France unsure of Iraq hostage statement

15th September 2004, Comments 0 comments

PARIS, Sept 15 (AFP) - The French government said Wednesday it was still trying to authenticate a statement purportedly made by Islamic militants holding two French journalists hostage that called Paris an "enemy of Muslims".

PARIS, Sept 15 (AFP) - The French government said Wednesday it was still trying to authenticate a statement purportedly made by Islamic militants holding two French journalists hostage that called Paris an "enemy of Muslims".  

"We are still analyzing the message to verify its authenticity. At this stage, we cannot draw any definitive conclusions," government spokesman Jean-Francois Cope told reporters.  

"We continue to work cautiously and confidently, with our main concern being the safety of our countrymen," he added.  

Radio France correspondent Christian Chesnot, Le Figaro reporter Georges Malbrunot and their Syrian driver were kidnapped on August 20 by a shadowy group calling itself the Islamic Army in Iraq.  

The hostage-takers initially demanded that Paris rescind its ban on the wearing of Islamic headscarves and other "conspicuous" religious insignia in state schools, but the law went into effect on September 2 as planned.  

After an unprecedented wave of condemnations from the Arab and Muslim worlds, the group seemed set to release the men but there had been no news for about a week until Tuesday.  

On Tuesday, the group purportedly called France an "enemy of Muslims" and listed a number of "crimes" carried out by Paris against several Muslim countries in a statement published on a website.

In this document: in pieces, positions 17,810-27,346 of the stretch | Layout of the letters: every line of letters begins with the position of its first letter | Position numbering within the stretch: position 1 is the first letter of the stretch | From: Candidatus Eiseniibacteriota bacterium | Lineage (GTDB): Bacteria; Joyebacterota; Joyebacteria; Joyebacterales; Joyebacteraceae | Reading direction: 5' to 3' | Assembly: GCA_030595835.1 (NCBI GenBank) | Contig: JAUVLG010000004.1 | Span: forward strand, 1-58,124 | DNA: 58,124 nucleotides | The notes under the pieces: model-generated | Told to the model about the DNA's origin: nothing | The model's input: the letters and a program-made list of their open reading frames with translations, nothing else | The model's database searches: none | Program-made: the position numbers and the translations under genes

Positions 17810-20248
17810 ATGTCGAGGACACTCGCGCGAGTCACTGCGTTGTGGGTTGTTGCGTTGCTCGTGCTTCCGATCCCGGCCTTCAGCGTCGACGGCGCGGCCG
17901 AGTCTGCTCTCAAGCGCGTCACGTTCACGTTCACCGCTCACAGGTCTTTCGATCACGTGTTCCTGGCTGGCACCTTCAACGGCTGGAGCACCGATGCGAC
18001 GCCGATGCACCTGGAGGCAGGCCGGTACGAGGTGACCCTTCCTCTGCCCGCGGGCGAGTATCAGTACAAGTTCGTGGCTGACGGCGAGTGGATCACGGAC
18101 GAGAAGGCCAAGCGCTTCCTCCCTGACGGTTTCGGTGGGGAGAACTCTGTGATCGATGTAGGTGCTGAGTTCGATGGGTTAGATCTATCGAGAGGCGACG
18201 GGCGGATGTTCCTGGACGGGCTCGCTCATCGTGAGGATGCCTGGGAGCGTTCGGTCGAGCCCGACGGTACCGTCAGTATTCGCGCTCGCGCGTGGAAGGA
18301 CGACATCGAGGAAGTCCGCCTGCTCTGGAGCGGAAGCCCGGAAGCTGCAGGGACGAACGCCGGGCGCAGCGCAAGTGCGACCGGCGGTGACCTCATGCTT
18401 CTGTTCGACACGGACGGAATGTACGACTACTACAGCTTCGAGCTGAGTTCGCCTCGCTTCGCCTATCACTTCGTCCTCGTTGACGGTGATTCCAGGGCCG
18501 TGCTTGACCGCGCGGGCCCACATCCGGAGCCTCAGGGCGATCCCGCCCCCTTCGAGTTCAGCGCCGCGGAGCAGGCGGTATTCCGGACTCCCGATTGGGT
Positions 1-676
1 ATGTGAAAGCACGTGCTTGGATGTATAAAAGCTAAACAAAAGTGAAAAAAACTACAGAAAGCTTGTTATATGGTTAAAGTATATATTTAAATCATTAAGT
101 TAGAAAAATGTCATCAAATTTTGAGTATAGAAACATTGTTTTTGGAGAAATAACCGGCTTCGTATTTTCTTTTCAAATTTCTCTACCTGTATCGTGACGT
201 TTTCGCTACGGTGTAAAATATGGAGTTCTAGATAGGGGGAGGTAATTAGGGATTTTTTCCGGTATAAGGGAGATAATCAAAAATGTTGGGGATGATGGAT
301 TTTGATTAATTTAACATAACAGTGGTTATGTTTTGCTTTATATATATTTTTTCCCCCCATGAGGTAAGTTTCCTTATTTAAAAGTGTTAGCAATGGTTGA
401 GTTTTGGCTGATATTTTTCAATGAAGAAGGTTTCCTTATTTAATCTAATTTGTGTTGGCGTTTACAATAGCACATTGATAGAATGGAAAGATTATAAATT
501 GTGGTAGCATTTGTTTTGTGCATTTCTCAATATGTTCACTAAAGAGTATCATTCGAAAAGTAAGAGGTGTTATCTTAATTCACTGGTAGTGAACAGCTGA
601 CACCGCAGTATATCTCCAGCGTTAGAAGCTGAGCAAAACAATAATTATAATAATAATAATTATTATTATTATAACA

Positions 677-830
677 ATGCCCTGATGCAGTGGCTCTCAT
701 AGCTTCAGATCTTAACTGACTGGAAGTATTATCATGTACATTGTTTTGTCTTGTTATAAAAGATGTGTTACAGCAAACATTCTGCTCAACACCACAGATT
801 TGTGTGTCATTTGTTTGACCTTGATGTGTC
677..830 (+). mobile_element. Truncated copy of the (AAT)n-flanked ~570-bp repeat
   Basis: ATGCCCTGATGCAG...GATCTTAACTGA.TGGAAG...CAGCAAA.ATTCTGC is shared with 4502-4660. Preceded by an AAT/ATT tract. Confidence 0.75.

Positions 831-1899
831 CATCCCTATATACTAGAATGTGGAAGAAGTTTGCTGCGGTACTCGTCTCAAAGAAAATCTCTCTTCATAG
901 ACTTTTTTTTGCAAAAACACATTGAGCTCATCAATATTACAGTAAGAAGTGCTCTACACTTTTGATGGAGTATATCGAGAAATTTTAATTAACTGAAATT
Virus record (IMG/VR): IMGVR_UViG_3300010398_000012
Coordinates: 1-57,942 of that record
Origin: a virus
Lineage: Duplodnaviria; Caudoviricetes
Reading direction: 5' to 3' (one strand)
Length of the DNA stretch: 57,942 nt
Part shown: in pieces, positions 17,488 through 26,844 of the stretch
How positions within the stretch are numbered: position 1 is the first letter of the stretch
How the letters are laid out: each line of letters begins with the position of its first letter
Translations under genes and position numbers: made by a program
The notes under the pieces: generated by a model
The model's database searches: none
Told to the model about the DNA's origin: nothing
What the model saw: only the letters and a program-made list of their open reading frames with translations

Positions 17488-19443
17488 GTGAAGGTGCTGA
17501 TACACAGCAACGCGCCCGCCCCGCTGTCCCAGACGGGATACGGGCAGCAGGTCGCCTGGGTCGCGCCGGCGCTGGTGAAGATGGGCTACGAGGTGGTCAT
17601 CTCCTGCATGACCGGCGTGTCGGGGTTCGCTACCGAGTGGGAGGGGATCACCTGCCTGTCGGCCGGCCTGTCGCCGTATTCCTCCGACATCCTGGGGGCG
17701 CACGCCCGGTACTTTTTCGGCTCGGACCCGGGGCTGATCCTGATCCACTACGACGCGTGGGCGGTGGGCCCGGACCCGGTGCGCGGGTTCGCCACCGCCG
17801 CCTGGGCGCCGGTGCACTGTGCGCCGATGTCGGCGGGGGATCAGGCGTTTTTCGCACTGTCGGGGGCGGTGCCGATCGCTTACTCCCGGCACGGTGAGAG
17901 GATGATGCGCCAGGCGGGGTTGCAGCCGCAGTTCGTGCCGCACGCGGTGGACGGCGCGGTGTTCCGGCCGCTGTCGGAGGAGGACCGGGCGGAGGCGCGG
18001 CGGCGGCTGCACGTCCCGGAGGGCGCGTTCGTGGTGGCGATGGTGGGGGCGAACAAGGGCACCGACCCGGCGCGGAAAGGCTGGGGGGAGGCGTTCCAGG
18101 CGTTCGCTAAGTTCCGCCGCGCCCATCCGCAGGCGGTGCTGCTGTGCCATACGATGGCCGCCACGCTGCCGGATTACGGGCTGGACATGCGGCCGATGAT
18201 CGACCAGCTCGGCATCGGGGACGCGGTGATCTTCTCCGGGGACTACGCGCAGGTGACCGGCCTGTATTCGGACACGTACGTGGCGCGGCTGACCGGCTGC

"France has distinguished itself for its war against Islam and Muslims and has committed butchery against the nation," said the statement.  

The statement noted that "true professionals, be they journalists, doctors or others, who do not carry out any activity of sabotage ... are not the target of the Islamic Army."   "We respect those who are on a genuine humanitarian mission ... and are not pursuing missionary or intelligence objectives," it added.  

Diplomats in Paris said French authorities had known about the statement for at least two days, and that it was not the only message allegedly sent by the kidnappers seen by crisis teams working on the situation in Baghdad and Amman.  

The statement - which gave a long litany of grievances about French policy in countries like Syria, Lebanon, Sudan and Tunisia - left experts perplexed.  

"The line of argument is rather weak," noted Antoine Basbous, who heads the Paris-based Observatory of Arab Countries.  

Radio France chairman Jean-Paul Cluzel warned Wednesday that the hostage crisis could drag on for a long time.  

"What my contacts are telling me is that there is a risk that this situation could last," he said.  

"We're in a situation that is indirect, complex and dangerous," he said, highlighting the physical toll the ordeal was likely taking on the two men and calling for continued nationwide calls for their release.

 

© AFP

 

Subject: French News

0 Comments To This Article